West Coast, Yemen, 12 December 2023 – “I bought milk one day, but I didn’t know it was expired until I drank it,” recounts Eqleem, a resident of Al Khukhah district, who could not read nor write until recently.
Growing up in a rural area meant that Eqleem and other girls in her village missed out on the chance to learn to read or write. Previously displaced from Hays, Al Hodeidah, Eqleem’s illiteracy often came in the way of her daily responsibilities as a housewife, preventing her from deciphering ingredients and expiration dates on food items.
After nine years of conflict, an estimated 4.5 million Yemeni nationals are internally displaced. Approximately 21.6 million people are estimated to need humanitarian assistance and protection services across the country.
The collapse of Yemen’s economy has drastically increased the population’s level of vulnerability, with more than 80 per cent of Yemenis now living below the poverty line. The crisis has taken a toll on the education system as well, with thousands of schools teetering on the brink, either destroyed, partially damaged, or repurposed for non-educational purposes.
“In this village, we don’t have any schools or teachers, so a significant portion of the population is illiterate,” explains Wafa’a, a community mobilizer with the International Organization for Migration (IOM) at the community centre in Al Khukhah.
“Women want to teach their children how to read and write, but they are unable to.”
Responding to this critical need, IOM recently launched literacy classes in five displacement sites in Ta’iz, reaching 150 women, as the demand continues to rise. To enhance their educational experience, IOM supplied them with school bags, notebooks, pens, and books, along with establishing study areas and mobilizing volunteer teachers from the community.
When volunteer teacher Sameera first arrived in Al Khukhah, she was surprised to find that many of the youth in the village were illiterate. She quickly learned that many girls had dropped out of school by second grade, robbing them of the chance to acquire literacy skills.
According to Sameera, girls in rural areas are often withdrawn from co-educational schools at an early stage due to conservative cultural norms. Despite these challenges, Sameera spared no efforts in teaching the women, and her dedication paid off.
Since joining the classes at the community centre in Al Khukhah, Eqleem feels more confident using her mobile phone and buying groceries from the market. “The women are now able to write their names for the very first time and even teach their children and husbands the alphabet,” Sameera explains.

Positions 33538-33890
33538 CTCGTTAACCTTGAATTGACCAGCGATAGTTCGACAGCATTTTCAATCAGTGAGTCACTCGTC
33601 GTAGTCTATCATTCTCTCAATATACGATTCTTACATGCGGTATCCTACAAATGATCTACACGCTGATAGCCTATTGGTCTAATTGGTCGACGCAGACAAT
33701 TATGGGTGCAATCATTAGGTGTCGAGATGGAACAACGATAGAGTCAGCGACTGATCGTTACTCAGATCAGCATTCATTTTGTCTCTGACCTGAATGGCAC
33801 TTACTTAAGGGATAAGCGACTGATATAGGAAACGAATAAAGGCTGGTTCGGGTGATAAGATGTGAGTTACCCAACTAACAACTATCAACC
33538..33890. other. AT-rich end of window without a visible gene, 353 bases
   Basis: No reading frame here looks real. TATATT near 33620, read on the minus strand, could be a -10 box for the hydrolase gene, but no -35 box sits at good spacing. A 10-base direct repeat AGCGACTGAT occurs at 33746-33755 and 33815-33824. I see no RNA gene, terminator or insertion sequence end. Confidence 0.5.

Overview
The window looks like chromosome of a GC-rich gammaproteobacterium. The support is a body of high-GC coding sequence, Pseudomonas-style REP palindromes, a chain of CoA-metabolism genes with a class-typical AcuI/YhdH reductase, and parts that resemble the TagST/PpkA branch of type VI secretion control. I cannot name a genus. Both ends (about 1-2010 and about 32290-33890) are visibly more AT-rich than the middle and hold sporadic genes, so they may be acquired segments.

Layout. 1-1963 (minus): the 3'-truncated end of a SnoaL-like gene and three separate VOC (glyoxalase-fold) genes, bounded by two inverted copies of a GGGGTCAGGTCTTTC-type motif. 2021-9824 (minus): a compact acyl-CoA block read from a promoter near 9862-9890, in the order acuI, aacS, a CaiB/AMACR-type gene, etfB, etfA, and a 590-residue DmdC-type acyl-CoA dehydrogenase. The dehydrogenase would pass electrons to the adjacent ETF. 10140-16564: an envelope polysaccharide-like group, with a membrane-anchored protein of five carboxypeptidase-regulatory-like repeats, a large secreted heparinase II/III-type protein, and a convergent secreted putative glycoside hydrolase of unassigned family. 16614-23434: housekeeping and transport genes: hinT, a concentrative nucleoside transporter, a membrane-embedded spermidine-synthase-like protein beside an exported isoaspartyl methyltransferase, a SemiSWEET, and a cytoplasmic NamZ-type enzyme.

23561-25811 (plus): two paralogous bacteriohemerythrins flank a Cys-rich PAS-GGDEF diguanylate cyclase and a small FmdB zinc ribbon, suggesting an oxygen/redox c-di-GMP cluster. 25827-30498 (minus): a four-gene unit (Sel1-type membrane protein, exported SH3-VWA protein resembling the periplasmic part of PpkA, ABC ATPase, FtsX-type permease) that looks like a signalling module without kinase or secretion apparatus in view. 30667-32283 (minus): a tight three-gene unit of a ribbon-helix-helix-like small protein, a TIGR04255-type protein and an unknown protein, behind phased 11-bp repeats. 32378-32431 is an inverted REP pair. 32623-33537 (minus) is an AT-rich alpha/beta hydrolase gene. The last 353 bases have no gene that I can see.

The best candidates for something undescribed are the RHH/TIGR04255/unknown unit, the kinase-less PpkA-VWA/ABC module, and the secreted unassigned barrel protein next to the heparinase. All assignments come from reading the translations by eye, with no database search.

IOM’s community centre in Al Khukhah was originally created as a platform for displaced people to voice their concerns and needs. Additionally, it serves as a safe place for women across 13 IOM-managed displacement camps in southern Ta’iz to express themselves.
The women’s participation projects were launched as a gateway for women to actively engage in camp activities. By encouraging women to contribute with various suggestions, IOM fosters interaction and shares information. In this collaborative process, women can not only enhance their participation in camp activities but also acquire valuable skills that contribute to their personal growth.
Displaced herself, Wafa’a found a job as an IOM community mobilizer upon her arrival in Al Khukhah, where her current role involves addressing complaints and organizing community activities. Together with her colleagues, she actively engages with displaced women in the community to address various issues and explore ways to improve their living conditions.
The UN estimates that three-quarters of the 4.5 million displaced people in Yemen are women and children, where around 26 per cent of displaced households are headed by women.
“Displaced people in this region live in very poor conditions, struggling to find ways to earn a living,” Wafa’a explains. “Many go through entire days without earning anything; some women may work for a full day on the farm for only USD 2.50.”
Every morning, Nawal’s husband, now unemployed, ventures with his sons in search of work, typically cultivating crops for daily wages. More often than not, they return with modest earnings, barely enough to sustain the day’s meals; at times, they go home empty-handed.
“We used to have a very comfortable life, relying on camels for sustenance, and our husbands had a steady source of income,” explains Nawal, a mother of seven. “However, after our displacement, we had no means to provide for ourselves anymore.”
The centre in Al Khukhah actively promotes the well-being of displaced families by organizing skill-building activities for women, such as sewing, hairdressing, henna tattooing, and straw weaving. At the centre, Nawal learned to make baskets, mats, hats, and bread containers that she now sells at the local market, driven by the ready availability of straw and a substantial demand for its products.
Having acquired this skill, Nawal now plays a pivotal role in sharing her knowledge with other displaced women. This ripple effect not only fosters a sense of community among internally displaced people but also equips more women with the means to generate income, contributing to a brighter future for both individual families and the broader community.
“Given that most women here are responsible for their households, our goal is to give them the tools to feel empowered, enabling them to provide for their families and play a vital role in their community,” explains Wafa’a.
The community centre in the city of Al Khukhah is funded by EU Humanitarian Aid, in the frame of IOM’s camp coordination and camp management activities.
This story was written by Mennatallah Homaid, Senior Donor Visibility and Communications Assistant with IOM Yemen.